A new maths GCSE curriculum for post-16 resit students

Throughout 2019, MEI worked in consultation with key stakeholders to develop a new curriculum in maths for post-16 GCSE students with a greater emphasis on applying maths in realistic contexts. This project included a small-scale study to assess the suitability of the curriculum as a basis for an alternative to the existing GCSE Mathematics.

The project aimed to address the recommendation of the Smith review that:

"In view of the low GCSE resit success rates and new GCSE requirements, the Department for Education should review its 16-18 resit policy with the aim that a greater proportion of students without a grade C or equivalent attain appropriate mathematical understanding by age 18. Specifically, there should be fresh consideration of appropriate curricula and qualifications for these students and the extent to which current policy incentivises these to be offered".

We are delighted to announce the publication of the final report of a project conducted by Mathematics in Education and Industry (MEI), with funding from the Nuffield Foundation, to investigate the feasibility of a new maths GCSE curriculum for post-16 resit students.

The report outlines a curriculum for a new qualification that focuses on the maths needed for everyday life and work, which also has sufficient rigour to meet the requirements of a GCSE qualification. It recommends that such a post-16 maths GCSE qualification should be developed and that it should have the same status as GCSE Mathematics at the same grade. It should also include a paper that can be taken early as a stepping-stone.

The proposed new post-16 maths GCSE would be available at Foundation tier only (grades 1-5). This is appropriate for the majority of resit students as over 90% of resit GCSE Mathematics entries are for the Foundation tier. Those resit students likely to benefit from taking the Higher tier (grades 4-9) are well served by resitting the standard GCSE Mathematics.

Maths Resit Policy

Educational policy in England requires full-time students aged 16–18 who have not achieved grade 4 or higher in GCSE Mathematics to continue studying maths, with those who achieve grade 3 in GCSE Mathematics at age 16 required to continue to study towards GCSE Mathematics post-16.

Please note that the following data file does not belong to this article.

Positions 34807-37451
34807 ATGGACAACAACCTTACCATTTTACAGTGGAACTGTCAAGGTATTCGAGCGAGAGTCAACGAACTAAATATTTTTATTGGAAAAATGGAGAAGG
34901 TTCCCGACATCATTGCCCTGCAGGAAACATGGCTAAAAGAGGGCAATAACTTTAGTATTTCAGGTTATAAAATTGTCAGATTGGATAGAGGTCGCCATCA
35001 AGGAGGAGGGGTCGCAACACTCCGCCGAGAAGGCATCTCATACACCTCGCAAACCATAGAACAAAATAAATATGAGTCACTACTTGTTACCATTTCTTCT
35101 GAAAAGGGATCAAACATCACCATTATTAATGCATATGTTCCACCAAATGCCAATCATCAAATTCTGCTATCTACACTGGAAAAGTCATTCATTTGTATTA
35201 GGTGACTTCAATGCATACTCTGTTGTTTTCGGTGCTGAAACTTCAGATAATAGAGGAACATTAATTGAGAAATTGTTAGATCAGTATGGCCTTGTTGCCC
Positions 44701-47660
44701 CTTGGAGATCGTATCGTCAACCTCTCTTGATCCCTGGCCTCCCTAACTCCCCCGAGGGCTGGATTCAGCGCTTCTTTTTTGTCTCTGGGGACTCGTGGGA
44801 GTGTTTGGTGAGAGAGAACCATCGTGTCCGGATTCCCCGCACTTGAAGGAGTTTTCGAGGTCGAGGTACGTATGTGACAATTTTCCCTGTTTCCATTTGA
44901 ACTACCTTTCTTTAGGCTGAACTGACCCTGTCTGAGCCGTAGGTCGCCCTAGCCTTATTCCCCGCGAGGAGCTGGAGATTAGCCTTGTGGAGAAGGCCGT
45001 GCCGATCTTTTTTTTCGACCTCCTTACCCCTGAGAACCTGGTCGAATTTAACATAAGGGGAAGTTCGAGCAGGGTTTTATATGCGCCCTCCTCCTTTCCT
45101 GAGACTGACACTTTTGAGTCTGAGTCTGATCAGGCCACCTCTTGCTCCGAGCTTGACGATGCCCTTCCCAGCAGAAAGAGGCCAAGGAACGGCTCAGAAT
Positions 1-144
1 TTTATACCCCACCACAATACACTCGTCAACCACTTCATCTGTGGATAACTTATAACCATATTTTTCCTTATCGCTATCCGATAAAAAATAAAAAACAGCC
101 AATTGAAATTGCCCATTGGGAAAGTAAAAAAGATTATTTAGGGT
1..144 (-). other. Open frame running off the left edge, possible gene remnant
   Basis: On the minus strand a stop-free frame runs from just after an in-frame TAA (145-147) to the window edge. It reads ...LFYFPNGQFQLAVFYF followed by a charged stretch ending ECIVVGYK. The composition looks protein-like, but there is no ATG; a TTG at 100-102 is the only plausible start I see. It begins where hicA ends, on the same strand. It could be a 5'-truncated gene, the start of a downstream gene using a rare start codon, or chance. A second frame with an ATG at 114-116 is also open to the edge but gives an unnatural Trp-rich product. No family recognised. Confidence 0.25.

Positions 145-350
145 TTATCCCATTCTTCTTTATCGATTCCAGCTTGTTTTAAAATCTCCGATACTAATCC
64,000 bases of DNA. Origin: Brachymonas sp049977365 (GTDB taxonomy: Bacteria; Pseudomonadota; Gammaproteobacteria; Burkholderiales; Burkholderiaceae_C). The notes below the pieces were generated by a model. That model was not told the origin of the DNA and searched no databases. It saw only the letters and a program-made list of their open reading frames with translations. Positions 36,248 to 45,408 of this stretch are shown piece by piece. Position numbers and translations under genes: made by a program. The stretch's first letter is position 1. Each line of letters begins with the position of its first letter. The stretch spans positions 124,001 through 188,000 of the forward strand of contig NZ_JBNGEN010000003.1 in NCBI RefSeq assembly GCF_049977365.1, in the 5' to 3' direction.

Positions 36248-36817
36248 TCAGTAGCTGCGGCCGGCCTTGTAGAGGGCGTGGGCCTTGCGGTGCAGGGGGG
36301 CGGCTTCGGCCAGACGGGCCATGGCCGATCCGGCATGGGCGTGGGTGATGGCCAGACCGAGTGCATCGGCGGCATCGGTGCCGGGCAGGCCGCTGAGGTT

This often results in young people lacking confidence in maths and the prospect of ‘more of the same’, combined with low expectations of success, can be very de-motivating. As a result, many young people do not achieve their full potential and can be left with a lasting sense of failure and a reinforced negative attitude towards maths. This may prevent them from engaging with learning and using maths in the future.

The resit success rate is also very low. Over 180,000 people resat GCSE Mathematics in the summer of 2019, but only 22.3% achieved the target of at least a grade 4 (a Level 2 pass grade). Provisional results published on 16 January 2020, indicate a pass rate of 26.5% for the 53,270 people who resat GCSE Mathematics in November 2019. The pass rate for the November session is usually higher than for the summer session because those who came closest to passing it at age 16 tend to resit it at the earliest opportunity.

The GCSE Mathematics, which is designed for 14-16 year olds, attempts to do two things:

  1. Prepare students for further academic study of maths, and
  2. Develop the knowledge and skills to apply maths to practical problems encountered in the workplace and other aspects of life.

Most resit students need to focus on the latter. The development of this new curriculum is the start of a process to improve the learning experience for GCSE Mathematics resit students and outcomes for the wider population by improving knowledge of, and attitudes towards, maths.